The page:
Critical periods during the cow’s life
The transition period, three weeks prior to and three weeks after calving, is a very sensitive period for the dairy cow, making transition cow management important for the outcome of the lactation. Research has also shown how important the early life of the dairy calf is, determining the future lifetime productivity and profitability of the adult cow.
The transition cow needs space and comfort (Ken Nordlund, University of Madison-Wisconsin)
The transition period of a dairy cow, typically defined as the time from three weeks both before and after calving, is the primary risk period where over 75% of all adult cow disease events occur. The key factors associated with improved transition cow management relate to provision of sufficient bunk space so that transition cows can eat simultaneously when fresh feed is delivered, increasing cow comfort and minimizing lameness with deeply bedded stalls or packs and provision of ample space within the stall to lie down and facilitate rising, minimizing social stress or the need to establish social rank during last 3-10 days prior to calving, and an effective process to promptly detect fresh cows in need medical attention.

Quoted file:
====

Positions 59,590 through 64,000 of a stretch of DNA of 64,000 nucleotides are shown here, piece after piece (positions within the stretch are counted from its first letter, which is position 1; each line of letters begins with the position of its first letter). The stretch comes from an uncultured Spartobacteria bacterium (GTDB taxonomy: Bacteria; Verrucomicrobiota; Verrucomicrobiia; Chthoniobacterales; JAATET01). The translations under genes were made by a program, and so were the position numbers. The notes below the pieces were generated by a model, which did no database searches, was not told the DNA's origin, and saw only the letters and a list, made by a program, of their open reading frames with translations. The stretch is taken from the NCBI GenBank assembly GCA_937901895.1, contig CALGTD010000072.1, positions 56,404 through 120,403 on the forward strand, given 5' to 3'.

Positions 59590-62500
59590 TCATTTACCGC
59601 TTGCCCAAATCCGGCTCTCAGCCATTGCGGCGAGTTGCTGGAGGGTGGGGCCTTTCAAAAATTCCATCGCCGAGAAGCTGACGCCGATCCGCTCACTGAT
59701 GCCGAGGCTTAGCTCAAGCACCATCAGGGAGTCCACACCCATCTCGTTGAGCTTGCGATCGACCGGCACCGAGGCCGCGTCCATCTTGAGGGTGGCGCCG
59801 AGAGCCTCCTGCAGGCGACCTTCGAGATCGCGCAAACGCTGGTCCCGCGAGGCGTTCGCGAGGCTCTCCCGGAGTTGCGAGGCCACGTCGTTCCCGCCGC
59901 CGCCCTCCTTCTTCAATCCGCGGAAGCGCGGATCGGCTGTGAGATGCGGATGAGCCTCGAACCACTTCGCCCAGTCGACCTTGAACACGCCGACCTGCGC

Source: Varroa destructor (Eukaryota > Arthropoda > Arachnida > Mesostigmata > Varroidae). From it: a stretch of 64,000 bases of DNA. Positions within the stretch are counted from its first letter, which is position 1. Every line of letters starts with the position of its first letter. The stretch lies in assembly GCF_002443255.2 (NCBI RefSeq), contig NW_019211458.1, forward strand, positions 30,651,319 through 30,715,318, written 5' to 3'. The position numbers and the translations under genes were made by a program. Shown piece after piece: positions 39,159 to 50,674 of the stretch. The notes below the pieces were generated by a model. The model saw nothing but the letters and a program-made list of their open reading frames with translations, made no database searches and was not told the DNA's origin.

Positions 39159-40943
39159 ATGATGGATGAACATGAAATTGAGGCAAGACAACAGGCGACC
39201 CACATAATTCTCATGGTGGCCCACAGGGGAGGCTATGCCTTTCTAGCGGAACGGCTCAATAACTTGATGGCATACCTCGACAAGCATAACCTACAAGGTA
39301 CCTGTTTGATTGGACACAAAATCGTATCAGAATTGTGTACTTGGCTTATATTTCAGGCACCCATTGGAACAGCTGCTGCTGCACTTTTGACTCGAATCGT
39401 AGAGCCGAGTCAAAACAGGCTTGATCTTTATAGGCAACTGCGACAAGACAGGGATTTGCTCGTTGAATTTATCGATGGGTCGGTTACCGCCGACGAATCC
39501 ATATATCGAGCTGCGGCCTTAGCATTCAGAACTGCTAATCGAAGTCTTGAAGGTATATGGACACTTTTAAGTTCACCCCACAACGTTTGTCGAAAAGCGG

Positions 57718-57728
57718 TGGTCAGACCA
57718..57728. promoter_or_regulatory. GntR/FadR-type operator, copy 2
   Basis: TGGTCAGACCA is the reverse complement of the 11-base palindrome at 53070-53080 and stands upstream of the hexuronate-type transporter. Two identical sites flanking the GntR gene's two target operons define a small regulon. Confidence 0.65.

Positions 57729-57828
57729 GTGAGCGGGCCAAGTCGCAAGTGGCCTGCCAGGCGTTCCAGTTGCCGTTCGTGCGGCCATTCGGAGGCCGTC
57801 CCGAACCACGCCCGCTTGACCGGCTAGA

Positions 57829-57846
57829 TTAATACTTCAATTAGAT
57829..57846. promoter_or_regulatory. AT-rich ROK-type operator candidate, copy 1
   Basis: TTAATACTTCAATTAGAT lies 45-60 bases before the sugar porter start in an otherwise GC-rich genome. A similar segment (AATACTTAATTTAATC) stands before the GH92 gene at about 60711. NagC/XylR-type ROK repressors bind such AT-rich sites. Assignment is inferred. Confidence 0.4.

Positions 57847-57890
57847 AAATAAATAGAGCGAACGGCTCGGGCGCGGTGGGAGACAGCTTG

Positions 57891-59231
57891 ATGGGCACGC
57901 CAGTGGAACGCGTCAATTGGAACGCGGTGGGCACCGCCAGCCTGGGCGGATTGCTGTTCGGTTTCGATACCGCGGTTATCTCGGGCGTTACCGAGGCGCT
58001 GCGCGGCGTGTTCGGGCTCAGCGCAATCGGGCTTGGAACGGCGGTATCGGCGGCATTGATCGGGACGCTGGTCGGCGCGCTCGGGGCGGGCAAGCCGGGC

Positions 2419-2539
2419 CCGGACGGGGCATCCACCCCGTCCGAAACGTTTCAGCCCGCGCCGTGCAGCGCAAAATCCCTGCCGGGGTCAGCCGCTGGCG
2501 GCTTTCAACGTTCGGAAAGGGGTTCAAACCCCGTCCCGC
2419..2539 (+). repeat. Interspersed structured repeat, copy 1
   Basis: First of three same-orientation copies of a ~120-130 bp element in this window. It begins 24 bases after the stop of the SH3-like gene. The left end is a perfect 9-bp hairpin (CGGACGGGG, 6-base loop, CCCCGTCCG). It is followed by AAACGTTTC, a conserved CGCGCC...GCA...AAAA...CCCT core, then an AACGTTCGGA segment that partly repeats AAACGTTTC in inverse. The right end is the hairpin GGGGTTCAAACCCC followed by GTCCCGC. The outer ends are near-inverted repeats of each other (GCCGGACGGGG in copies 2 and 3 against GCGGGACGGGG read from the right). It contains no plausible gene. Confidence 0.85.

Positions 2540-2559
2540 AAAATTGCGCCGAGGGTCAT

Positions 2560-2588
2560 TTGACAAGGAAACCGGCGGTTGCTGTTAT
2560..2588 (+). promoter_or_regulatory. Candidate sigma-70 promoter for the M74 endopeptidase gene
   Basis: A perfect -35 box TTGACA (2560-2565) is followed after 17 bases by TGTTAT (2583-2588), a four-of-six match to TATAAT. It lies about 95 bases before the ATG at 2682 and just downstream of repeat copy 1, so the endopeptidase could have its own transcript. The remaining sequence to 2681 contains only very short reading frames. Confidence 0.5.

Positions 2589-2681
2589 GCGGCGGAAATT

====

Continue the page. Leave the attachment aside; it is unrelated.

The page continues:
The role of calf nutrition and management on lifetime productivity of dairy cattle (Mike van Amburg, Cornell University)
Early life events appear to have long-term effects on the performance of the calf. Our management approaches and systems need to recognize these effects and capitalize on them. Improving the nutrition and management of calves appears to improve the sustainability of the animal through increased productivity throughout life and this has implications for welfare and the environment along with profitability. We have much to learn about the consistency of the response and the mechanisms that are being affected. Given the amount of variation accounted for in first and subsequent lactation milk yield, there are opportunities to enhance the response once we understand those factors. The bottom line is there appears to be a positive economic outcome as adults by improving the management of our calf and heifer programs starting at birth.